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FBI Using High-Tech Gadgets
From: InfoSec News <isn () c4i org>
Date: Tue, 31 Jul 2001 02:34:12 -0500 (CDT)

http://www.washingtonpost.com/wp-srv/aponline/20010728/aponline122313_000.htm

By D. Ian Hopper
AP Technology Writer
Saturday, July 28, 2001; 12:23 p.m. EDT

WASHINGTON By bugging a keyboard or using special software, FBI agents
can remotely capture a computer user's every keystroke.

With a black box, they can intercept e-mail from miles away.

In a van parked outside, they secretly can recreate the pictures on a
computer screen from its electromagnetic energy.

The legal limits for these new investigative tools will get a test
Monday when a federal court in New Jersey examines a mob case in which
agents, without a wiretap order, recorded a suspect's computer
keystrokes.

Privacy experts are watching the case of Nicodemo S. Scarfo Jr. with
great interest because it could bring major changes to investigative
tactics in the online age.

"It's the idea of secret government surveillance technology being
installed with very little oversight or accountability," David Sobel
of the Washington-based Electronic Privacy Information Center said.
"It gets about as close to the common perception of Big Brother as
anything I could really imagine."

Armed only with a search warrant, the FBI broke into Scarfo's business
and put either a program on his computer or an electronic bug in his
keyboard officials will not say which and recorded everything typed by
the son of the jailed former boss of the Philadelphia mob.

The FBI says it needed a password in order to decrypt coded files that
allegedly contained records of illegal gambling and loan-sharking
operations.

Scarfo used the software PGP Pretty Good Privacy to encode his
records. PGP is a strong, free encryption program that can be used for
e-mail or individual files. The FBI tried to break the encryption
without the password, but failed. So agents surreptitiously bugged the
computer to capture it from Scarfo himself.

Scarfo's lawyer wants a Newark, N.J., federal court to suppress the
evidence and make the FBI say how the bug worked. The lawyer says that
because the FBI recorded everything Scarfo typed, they got private
e-mails that were not part of the investigation.

U.S. Attorney Robert J. Cleary has told the court that the
surveillance device is a "highly sensitive law enforcement search and
seizure technique" and should not be made public.

Mark Rasch, former head of the Justice Department's computer crimes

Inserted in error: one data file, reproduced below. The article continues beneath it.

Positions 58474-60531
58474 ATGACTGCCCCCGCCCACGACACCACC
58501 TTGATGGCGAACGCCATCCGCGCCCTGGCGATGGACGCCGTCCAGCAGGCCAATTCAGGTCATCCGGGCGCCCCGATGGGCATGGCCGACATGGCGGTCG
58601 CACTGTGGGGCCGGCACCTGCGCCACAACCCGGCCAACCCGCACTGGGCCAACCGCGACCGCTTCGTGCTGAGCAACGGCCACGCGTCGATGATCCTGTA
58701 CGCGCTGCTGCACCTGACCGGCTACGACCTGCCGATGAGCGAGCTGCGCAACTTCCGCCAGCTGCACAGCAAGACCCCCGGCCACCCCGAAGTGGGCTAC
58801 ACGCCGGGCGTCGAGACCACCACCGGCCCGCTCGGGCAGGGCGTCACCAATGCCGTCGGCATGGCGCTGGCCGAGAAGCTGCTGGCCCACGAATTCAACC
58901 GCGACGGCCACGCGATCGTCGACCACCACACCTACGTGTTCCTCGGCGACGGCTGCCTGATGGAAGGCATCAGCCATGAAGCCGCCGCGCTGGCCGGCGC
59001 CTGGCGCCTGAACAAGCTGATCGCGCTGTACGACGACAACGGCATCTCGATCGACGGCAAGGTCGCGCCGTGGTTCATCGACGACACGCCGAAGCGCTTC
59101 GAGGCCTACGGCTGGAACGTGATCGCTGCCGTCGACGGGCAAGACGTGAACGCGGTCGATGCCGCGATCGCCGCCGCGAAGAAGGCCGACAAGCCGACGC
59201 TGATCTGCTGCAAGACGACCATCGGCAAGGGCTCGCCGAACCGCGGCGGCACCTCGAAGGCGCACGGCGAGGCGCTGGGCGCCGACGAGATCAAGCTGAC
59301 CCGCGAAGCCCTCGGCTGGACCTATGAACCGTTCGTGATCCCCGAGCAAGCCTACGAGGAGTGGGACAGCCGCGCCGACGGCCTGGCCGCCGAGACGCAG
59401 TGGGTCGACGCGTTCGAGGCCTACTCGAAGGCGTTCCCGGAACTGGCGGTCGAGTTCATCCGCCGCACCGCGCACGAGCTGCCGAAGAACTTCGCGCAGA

section, said that if the device transmitted the captured keystrokes
back to the police via e-mail, or emitted them through radio signals,
then it might be considered a wiretap.

"You really need to understand at what point it captured things, and
how it got it back to the government, in order to figure out what the
Fourth Amendment concerns are," Rasch said.

Authorities have to meet a much higher standard for a full wiretap,
which includes filtering out nonrelevant communications and having
stronger proof that a crime is taking place.

The government argues it only needed a search warrant for Scarfo's
computer because the captured keystrokes were not immediately being
transmitted on the phone line or on the Internet, and should not be
considered the products of a wiretap.

There are many tools the FBI can use for secretly capturing computer
information.

Earlier this year, the FBI used a keystroke bug to nab two Russians
suspected of hacking into U.S. Internet companies. The Russians have
not yet gone to trial.

In addition to the keystroke logger, technicians can sneak in a
program that will take intermittent snapshots of the monitor, or
install a hidden camera pointed at the computer.

There is even a system called TEMPEST that detects electromagnetic
emanations from a computer monitor. Agents in a van parked outside can
then reconstruct the desktop.

The FBI also has received widespread attention for a device formerly
known as Carnivore and now called DCS 1000 that can follow suspects'
Web browsing, e-mail and instant messages.

"If they can find a way to read your mail or peek in your bedroom and
find a way for a judge to authorize them to do it, they will do it,"
Rasch said.

The Supreme Court recently reined in one high-tech tactic when it
ruled police needed a warrant to use a special heat-sensing device to
discover that a man was growing marijuana in his home.

However the Scarfo case ends, Sobel said, the high-tech crime
landscape is bound to change.

"I think it has significant implications for future law enforcement
investigations," he said. "This type of investigation is the wave of
the future."

-=-

On the Net: 

PGP: http://www.pgp.com 
Federal Bureau of Investigation: http://www.fbi.gov 
Electronic Privacy Information Center: http://www.epic.org 




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